Injecting Employee Well-Being Into Sustainability (ESG)
Human Resources (HR) professionals, tasked with the goal of employee well-being at their workplace, have heard it before, “obtain senior leadership support!” In fact, the Wellness Council of America (WELCOA) states senior leadership support as their first benchmark in their proprietary seven steps for building a results-oriented workplace wellness program.
What we must come to realize is obtaining senior leadership support is an outcome, and to achieve an outcome, a process or input must be fulfilled prior. The outcome cannot occur unless the process or input is fulfilled prior.
Rather than obtaining senior leadership support by relying on the most common thoughts of senior leadership interests and areas of opportunity such as decreasing medical costs, and improving employee morale or productivity, senior leadership interests and areas of opportunity may be elsewhere. If we can uncover into this ‘elsewhere’, a novel method of obtaining senior leadership support can emerge.
It is the purpose of this writing to introduce ‘elsewhere’ as sustainability, expressed through organizational ESG (environmental, social, and governance) factors. When ESG factors are embedded within operations and processes, ESG factors can position organizations to have a positive impact on the communities they operate in (i.e. be sustainable) (Brookfield). Examples of corporate functions to embed ESG factors within include marketing, procurement, hiring, and financing. ESG factors can also be embedded within metrics to monitor performance, set targets, and incentivize action (KPMG). All in all, ESG presents a means to sustain long term value-creation through operational excellence (both success and sustainability) (McKinsey). The image below shares the respective factors of ESG and are categorized by the business practices they revolve around.
How ESG factors and therefore sustainability can make appearance within an HR professional’s business case for obtaining senior leadership support can specifically be through the S (social) factor. This is due to the S (social) factor consisting of employee health and safety (1), Corporate Social Responsibility (local community impact) (2), and working conditions, human rights, development, and management (3). These three categories of factors will be explained for the remainder of this writing:
(1) Integrating employee well-being with health and safety to fulfill best practices for health promotion and protection.
(2) Highlighting the expanded definition of employee well-being to take on a culture of health perspective (an COH-EXT) through Corporate Social Responsibility where creating shared value is accomplished for communities.
(3) The ability to create a psychological health and safety management system (PHSMS) in alignment with employee mental health by targeting organizational factors that are root causes of a plethora of adverse employee well-being conditions.
What these three categories of factors have in common is the perspective of augmenting sustainability efforts as opportunities for innovation, disruption, and value creation, rather than solely risk management [e.g. safety] (KPMG). In doing so, injecting employee well-being to augment sustainability can be seen as an element of high operating standards, as made evident through the value creation provided (GRESB).
The reason why injecting employee well-being through health and safety can augment an organizations sustainability efforts is because of the ability for integrating employee well-being with health and safety, also known as heath protection (safety) and health promotion (wellness), to help address safety issues more comprehensively (Loeppke).
A research paper by Loeppke mentions: “Integrated health and safety is the strategic and systematic integration of distinct health and safety programs and policies into a continuum of organizational, personal, occupational, community, and environmental activities that are replicable, measurable, and integrated across institutional silos, enhancing the overall health and well-being of workers and their families and preventing work related injuries and illnesses.”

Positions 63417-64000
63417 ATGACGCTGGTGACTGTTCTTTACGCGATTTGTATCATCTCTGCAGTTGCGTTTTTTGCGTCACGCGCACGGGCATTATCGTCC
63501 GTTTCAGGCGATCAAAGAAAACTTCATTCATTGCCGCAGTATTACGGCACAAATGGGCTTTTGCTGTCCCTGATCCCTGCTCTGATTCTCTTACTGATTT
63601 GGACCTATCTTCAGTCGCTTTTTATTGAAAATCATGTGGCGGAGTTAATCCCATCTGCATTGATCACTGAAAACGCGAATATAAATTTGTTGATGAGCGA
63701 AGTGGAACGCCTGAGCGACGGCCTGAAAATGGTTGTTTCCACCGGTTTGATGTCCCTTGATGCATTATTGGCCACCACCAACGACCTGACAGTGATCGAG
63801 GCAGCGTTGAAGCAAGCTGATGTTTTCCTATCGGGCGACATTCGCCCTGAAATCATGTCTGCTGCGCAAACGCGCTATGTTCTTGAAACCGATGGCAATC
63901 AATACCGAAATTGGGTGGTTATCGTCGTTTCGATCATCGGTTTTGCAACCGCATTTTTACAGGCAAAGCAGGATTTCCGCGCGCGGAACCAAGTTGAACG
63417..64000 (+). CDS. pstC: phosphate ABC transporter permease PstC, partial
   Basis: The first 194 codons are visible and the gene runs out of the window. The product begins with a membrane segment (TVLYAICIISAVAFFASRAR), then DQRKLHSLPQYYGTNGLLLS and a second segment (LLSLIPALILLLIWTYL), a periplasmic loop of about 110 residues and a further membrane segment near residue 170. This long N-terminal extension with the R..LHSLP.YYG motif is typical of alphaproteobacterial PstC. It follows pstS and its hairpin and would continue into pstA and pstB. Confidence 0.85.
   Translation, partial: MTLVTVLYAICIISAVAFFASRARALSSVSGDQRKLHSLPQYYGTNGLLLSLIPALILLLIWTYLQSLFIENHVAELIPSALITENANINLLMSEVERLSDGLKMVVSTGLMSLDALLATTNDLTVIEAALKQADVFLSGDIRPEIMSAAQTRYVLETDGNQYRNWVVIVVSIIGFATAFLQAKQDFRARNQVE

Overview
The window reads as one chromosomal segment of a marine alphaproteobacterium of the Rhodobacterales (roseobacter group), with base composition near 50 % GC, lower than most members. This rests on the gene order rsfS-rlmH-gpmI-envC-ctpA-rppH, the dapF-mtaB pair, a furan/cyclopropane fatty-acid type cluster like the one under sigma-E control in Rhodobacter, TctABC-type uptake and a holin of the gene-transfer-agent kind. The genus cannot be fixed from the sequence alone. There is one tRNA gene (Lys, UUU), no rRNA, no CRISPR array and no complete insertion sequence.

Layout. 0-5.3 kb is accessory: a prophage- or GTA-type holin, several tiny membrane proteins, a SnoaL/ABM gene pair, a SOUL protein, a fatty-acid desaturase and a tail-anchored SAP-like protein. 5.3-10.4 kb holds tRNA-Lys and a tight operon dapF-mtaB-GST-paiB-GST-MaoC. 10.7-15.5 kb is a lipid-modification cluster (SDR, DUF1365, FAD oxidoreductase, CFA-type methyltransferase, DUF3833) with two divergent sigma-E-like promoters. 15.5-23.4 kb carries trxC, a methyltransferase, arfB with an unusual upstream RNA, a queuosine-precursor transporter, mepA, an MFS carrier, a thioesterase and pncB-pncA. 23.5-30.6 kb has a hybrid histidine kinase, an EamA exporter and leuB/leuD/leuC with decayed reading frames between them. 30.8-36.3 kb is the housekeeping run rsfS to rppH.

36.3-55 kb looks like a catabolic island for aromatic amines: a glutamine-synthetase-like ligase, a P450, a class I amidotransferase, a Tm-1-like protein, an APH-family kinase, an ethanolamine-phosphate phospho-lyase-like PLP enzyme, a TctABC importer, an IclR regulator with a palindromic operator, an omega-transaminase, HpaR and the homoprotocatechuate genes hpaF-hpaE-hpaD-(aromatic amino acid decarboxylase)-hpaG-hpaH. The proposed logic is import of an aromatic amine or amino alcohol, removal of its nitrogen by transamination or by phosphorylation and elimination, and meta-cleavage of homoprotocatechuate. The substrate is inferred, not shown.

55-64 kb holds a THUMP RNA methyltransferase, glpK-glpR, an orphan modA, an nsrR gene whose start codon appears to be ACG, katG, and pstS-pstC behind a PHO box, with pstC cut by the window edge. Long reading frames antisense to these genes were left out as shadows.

How psychosocial hazards are related to employee well-being originated by research such as that done by McLeroy et al.who stated that employee injury or illness (relating to the domain of safety) requires a systems approach, in which individual and occupational/organizational risk factors must be considered. This is different from traditional interventions who place sole responsibility on the employee to manage risks. Considering occupational/organizational risk factors is more efficient as root causes of employee safety and wellness, not just symptoms, are targeted. As the Harvard T.H. Chan School of Public Health states in its robust Implementing an Integrated Approach: Weaving Worker Health, Safety, and Well-Being into the Fabric of Your Organization resource, occupational/organizational risk factors may be root causes of employee stress, linked to employee well-being and safety (Harvard T.H. Chan School of Public Health). After all, we know that adverse working conditions can lead to weight gain. Examples of adverse working conditions include sedentary work, shiftwork, long work hours, and certain job stressors (Schulte).
A program which has taken action on integrating employee well-being with health and safety is the National Institute for Occupational Safety and Health (NIOSH) a program called Total Worker Health® (TWH). NIOSH defines TWH as policies, programs, and practices that integrate protection from work-related safety and health hazards with promotion of injury and illness prevention efforts to advance worker well-being (NIOSH, 2016). A cornerstone of TWH is not only tertiary and secondary prevention, but primary prevention as well. Indeed, employee well-being and the associated practices (such as lifestyle management, health coaching, biometric testing) are centred around primary prevention.
To touch on a specific example of practices, the physical environment can be leveraged to help employees flourish. It is by leveraging the physical environment that specific behaviour change can be more likely for employees. Programs such as the WELL Building Standard and Fitwel are examples of certifying guidelines for the physical environment being conducive to both employee well-being and safety. Fitwel describes this nature of a physical environment being conducive to both employee well-being and safety through its twelve strategies: location, building access, outdoor spaces, entrances and ground floor, stairwells, indoor environments, workspaces, shared spaces, water supply, food services, vending machines and snack bars, and emergency procedures.